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Forcing over a partial order $P$ can be viewed in a category theoretic sense as constructing the presheaf topos ${\bf Set}^{P^{op}}$ over the partial order (viewed as a category) then passing through the double negation transformation to recover a Boolean topos instead of an intuitionistic one, as explained by Sridhar Ramesh in the comments here.

It is not entirely clear to me whether this process is (pseudo-)functorial, i.e. if there is a (pseudo-) functor $\mathsf{Force}:{\bf Pos}\to\mathfrak{Top}$ which takes a poset to the double negation of its presheaf topos. In particular I believe all we would need is for $\neg\neg$ to be functorial. This leads me to two questions:

  1. Is $\neg\neg$ functorial?
  2. If the answer to 1 is yes, does $\mathsf{Force}:{\bf Pos}\to\mathfrak{Top}$ have a left or right adjoint?

Below is a suggestion of how $\mathsf{Force}$ might be constructed, apologies if any glaring errors are made. The Yoneda embedding $y_P$ takes a poset $P$ to the subcategory $y_P(P)\hookrightarrow{\bf Set}^{P^{op}}$ of representable presheaves, so we can take a functor $F:P\to P'$ between poset categories to a functor $y_F:y_P(P)\to y_{P'}(P')$ between these subcategories by defining $$y_F\big({\bf Hom}_P(-,X)\big)={\bf Hom}_{P'}(-,F(X)),$$ $$y_F\big({\bf Hom}_P(-,f)\big)={\bf Hom}_{P'}(-,F(f)).$$ ${\bf Set}^{P^{op}}$ is presentable as colimits over $y_P(P)$, so I believe this functor extends to a functor (up to iso) $\overline y_F:{\bf Set}^{P^{op}}\to{\bf Set}^{P'^{op}}$ given by representing each presheaf $G\in{\bf Ob}_{{\bf Set}^{P^{op}}}$ as a colimit of some functor $G^\star:\mathcal{G}\to y_P(P)$ over representable presheaves $$G=\varinjlim_{X\in{\bf Ob}_\mathcal{G}}G^\star(X)$$ and then sending $G$ to the colimit of the image of these representable presheaves under $y_F$, $$\overline y_F(G)=\varinjlim_{X\in{\bf Ob}_\mathcal{G}}y_F(G^\star(X)),$$ and sending a natural transformation $\alpha:G\Rightarrow G'\in{\bf Hom}_{{\bf Set}^{P^{op}}}$ to the natural transformation $\overline y_F(\alpha):\overline y_F(G)\Rightarrow \overline y_F(G')$ given by $$\overline y_F (\alpha)=[\{\alpha_Z\circ\nu^X_Z\}_{Z\in{\bf Ob}_P}]_{X\in{\bf Ob}_P}:\varinjlim_{X\in{\bf Ob}_\mathcal{G}}y_F(G^\star(X))\Longrightarrow\varinjlim_{Y\in{\bf Ob}_{\mathcal{G}'}}y_F(G'^\star(Y)),$$ where $\nu^X_Z:y_F(G^\star(X))(Z)\to\varinjlim_{X\in{\bf Ob}_P}y_F(G^\star(X))(Z)$ is the coprojection for $y_F(G^\star(X))(Z)$.

I believe we thusly have a functor $y:{\bf Pos}\to\mathfrak{Top}$ given by $$y(P)={\bf Set}^{P^{op}},$$ $$y(F:P\to P')=\overline y_F,$$ so if $\neg_\mathcal{E}\neg_\mathcal{E}:\Omega\to\Omega$ in a topos $\mathcal{E}$ extends to an endofunctor $(\neg\neg)_\mathcal{E}:\mathcal{E}\to\mathcal{E}$ we may be able to extend to an endofunctor $\neg\neg:\mathfrak{Top}\to\mathfrak{Top}$ and define $\mathsf{Force}=\neg\neg\circ y$. Does this work out?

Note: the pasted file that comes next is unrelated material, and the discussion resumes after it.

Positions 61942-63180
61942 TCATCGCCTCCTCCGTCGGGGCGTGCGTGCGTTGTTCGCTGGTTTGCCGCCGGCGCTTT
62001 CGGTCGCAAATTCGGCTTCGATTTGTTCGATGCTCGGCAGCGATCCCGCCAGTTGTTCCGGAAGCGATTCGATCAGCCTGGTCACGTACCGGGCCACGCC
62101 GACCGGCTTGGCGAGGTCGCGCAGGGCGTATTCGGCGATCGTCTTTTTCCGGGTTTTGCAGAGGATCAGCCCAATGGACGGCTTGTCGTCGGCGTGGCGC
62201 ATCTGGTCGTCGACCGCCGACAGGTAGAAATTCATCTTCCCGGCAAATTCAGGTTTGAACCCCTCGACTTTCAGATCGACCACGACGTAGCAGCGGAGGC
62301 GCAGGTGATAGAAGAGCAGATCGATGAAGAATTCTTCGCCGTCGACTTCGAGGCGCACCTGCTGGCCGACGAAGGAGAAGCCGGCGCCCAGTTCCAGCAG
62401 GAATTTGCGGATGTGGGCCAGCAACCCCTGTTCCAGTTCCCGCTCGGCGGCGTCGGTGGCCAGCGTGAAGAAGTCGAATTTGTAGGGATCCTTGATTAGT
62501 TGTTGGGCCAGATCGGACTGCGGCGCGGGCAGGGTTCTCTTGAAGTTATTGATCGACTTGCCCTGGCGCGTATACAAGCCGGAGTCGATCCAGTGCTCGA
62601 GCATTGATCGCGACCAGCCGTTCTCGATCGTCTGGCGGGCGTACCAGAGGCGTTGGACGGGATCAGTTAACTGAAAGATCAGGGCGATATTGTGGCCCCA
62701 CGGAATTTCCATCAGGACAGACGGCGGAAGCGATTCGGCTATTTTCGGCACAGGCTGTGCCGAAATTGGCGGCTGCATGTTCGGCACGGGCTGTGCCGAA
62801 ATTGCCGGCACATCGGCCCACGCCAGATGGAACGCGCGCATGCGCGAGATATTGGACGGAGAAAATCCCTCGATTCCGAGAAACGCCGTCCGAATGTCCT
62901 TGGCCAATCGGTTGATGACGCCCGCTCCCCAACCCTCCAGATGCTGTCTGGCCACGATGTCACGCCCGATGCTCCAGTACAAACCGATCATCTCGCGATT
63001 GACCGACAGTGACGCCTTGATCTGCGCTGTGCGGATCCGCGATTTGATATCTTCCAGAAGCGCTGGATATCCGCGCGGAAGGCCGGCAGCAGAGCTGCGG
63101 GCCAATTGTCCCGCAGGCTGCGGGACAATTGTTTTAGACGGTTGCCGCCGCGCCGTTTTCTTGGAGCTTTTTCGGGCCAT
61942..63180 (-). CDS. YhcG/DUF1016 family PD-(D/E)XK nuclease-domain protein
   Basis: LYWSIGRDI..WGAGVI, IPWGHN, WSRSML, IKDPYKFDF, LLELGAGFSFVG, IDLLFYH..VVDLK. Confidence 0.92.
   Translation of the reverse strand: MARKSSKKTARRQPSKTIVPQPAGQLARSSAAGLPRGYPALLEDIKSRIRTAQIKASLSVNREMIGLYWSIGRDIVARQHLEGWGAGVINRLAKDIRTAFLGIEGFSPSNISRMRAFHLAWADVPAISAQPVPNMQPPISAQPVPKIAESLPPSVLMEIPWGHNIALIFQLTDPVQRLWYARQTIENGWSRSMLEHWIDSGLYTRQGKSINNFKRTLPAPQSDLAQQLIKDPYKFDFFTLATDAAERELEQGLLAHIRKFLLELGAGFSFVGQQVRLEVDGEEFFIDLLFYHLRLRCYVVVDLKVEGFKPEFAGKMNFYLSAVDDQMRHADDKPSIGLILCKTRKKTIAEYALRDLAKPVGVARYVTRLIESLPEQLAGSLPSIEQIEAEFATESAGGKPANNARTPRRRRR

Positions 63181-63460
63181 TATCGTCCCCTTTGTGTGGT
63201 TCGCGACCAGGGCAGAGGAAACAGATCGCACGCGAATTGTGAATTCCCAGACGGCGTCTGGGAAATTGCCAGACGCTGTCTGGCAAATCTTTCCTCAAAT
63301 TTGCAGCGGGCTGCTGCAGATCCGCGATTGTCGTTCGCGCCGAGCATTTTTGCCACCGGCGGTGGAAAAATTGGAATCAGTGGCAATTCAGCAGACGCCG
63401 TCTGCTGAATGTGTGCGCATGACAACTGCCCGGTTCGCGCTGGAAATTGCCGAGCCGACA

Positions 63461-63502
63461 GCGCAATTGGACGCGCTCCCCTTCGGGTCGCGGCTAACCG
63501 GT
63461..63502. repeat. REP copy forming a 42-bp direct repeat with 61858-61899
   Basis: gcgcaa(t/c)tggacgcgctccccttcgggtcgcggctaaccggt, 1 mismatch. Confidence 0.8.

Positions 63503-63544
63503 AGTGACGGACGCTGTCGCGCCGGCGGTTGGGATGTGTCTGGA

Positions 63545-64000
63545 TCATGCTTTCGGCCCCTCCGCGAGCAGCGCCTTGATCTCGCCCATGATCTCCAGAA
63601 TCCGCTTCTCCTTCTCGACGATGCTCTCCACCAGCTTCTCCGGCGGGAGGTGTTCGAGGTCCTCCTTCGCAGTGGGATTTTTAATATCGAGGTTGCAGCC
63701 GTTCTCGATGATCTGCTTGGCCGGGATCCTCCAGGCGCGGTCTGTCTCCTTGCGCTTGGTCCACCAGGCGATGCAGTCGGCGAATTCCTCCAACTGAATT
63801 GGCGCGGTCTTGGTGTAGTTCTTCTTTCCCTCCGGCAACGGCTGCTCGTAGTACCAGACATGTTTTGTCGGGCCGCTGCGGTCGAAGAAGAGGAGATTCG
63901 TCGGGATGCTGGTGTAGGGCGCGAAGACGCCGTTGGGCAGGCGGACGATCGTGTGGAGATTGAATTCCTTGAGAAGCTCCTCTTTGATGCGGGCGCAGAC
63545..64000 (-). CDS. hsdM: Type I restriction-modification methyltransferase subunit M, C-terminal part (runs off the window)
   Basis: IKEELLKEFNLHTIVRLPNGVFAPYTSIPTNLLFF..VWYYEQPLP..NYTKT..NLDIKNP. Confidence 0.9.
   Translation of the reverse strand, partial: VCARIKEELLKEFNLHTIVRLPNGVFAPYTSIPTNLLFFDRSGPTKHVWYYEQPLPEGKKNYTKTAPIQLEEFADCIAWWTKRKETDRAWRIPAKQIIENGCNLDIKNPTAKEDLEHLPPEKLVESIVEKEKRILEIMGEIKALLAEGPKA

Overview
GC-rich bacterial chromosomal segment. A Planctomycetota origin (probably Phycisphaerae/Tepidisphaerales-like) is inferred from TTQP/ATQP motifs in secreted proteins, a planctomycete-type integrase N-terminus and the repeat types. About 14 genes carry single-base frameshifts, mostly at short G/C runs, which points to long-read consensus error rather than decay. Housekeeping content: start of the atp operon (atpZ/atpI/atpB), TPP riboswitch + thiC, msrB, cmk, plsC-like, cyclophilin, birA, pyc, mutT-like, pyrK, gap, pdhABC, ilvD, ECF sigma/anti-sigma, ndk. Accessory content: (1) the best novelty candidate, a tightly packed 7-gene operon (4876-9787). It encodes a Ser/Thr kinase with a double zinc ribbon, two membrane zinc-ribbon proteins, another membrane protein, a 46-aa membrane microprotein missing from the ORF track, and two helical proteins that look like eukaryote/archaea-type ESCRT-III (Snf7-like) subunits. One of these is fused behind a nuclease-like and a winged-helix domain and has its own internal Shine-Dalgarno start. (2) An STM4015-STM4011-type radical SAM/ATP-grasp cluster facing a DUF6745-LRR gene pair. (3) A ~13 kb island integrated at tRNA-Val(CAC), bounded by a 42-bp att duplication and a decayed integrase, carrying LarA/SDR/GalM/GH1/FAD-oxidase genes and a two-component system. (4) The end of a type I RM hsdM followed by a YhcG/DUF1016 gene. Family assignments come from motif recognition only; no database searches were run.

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    $\begingroup$ Have you had a look at MacLane and Moerdijk's "Sheaves in geometry and logic"? They have a whole sectin about this. $\endgroup$ – Andrej Bauer Jan 19 at 8:45
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    $\begingroup$ Page 277, section VI.2 on the Cohen topos. You should also look up (somewhere) the fact that the construction $C \mapsto \mathbf{Set}^{C^\mathrm{op}}$ is functorial in the site $C$ (so you don't have to do that part with your bare hands). After that it's "obvious" that the construction is functorial. $\endgroup$ – Andrej Bauer Jan 19 at 9:19
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    $\begingroup$ @AndrejBauer huh, so $P \mapsto (P,\neg\neg)$ is a functor from posets to sites? Nice. I do wonder if it's more generally true for non-posetal categories. However, Alec was probably wanting something like a functor $\neg\neg\colon Topos \to Topos$. I can see how this is likely true for logical functors of toposes, but for geometric morphisms? $\endgroup$ – David Roberts Jan 19 at 10:43
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    $\begingroup$ But it is common knowledge that it is functorial, which is precisely why you shouldn't trust the rumours. $\endgroup$ – Andrej Bauer Jan 19 at 11:11
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    $\begingroup$ Well, anyway, the lack of a functorial Borel map selecting generic filters for the countable models of set theory is interesting. It shows that the quotient step you mention is inherently difficult to achieve in a uniform way. $\endgroup$ – Joel David Hamkins Jan 19 at 17:29

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